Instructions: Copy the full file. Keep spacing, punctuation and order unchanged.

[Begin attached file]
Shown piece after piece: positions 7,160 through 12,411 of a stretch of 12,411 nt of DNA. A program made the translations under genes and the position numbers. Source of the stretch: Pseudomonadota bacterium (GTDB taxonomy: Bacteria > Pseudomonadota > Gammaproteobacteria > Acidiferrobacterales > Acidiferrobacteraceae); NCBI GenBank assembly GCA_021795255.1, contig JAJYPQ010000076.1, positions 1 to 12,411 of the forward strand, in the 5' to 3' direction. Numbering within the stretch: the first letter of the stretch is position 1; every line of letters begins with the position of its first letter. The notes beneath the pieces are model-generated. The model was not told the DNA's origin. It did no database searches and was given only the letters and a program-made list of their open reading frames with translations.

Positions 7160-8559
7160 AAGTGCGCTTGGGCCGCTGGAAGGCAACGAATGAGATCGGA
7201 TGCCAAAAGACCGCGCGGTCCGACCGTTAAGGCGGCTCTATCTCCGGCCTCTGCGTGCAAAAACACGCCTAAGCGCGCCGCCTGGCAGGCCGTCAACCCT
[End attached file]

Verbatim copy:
Shown piece after piece: positions 7,160 through 12,411 of a stretch of 12,411 nt of DNA. A program made the translations under genes and the position numbers. Source of the stretch: Pseudomonadota bacterium (GTDB taxonomy: Bacteria > Pseudomonadota > Gammaproteobacteria > Acidiferrobacterales > Acidiferrobacteraceae); NCBI GenBank assembly GCA_021795255.1, contig JAJYPQ010000076.1, positions 1 to 12,411 of the forward strand, in the 5' to 3' direction. Numbering within the stretch: the first letter of the stretch is position 1; every line of letters begins with the position of its first letter. The notes beneath the pieces are model-generated. The model was not told the DNA's origin. It did no database searches and was given only the letters and a program-made list of their open reading frames with translations.

Positions 7160-8559
7160 AAGTGCGCTTGGGCCGCTGGAAGGCAACGAATGAGATCGGA
7201 TGCCAAAAGACCGCGCGGTCCGACCGTTAAGGCGGCTCTATCTCCGGCCTCTGCGTGCAAAAACACGCCTAAGCGCGCCGCCTGGCAGGCCGTCAACCCT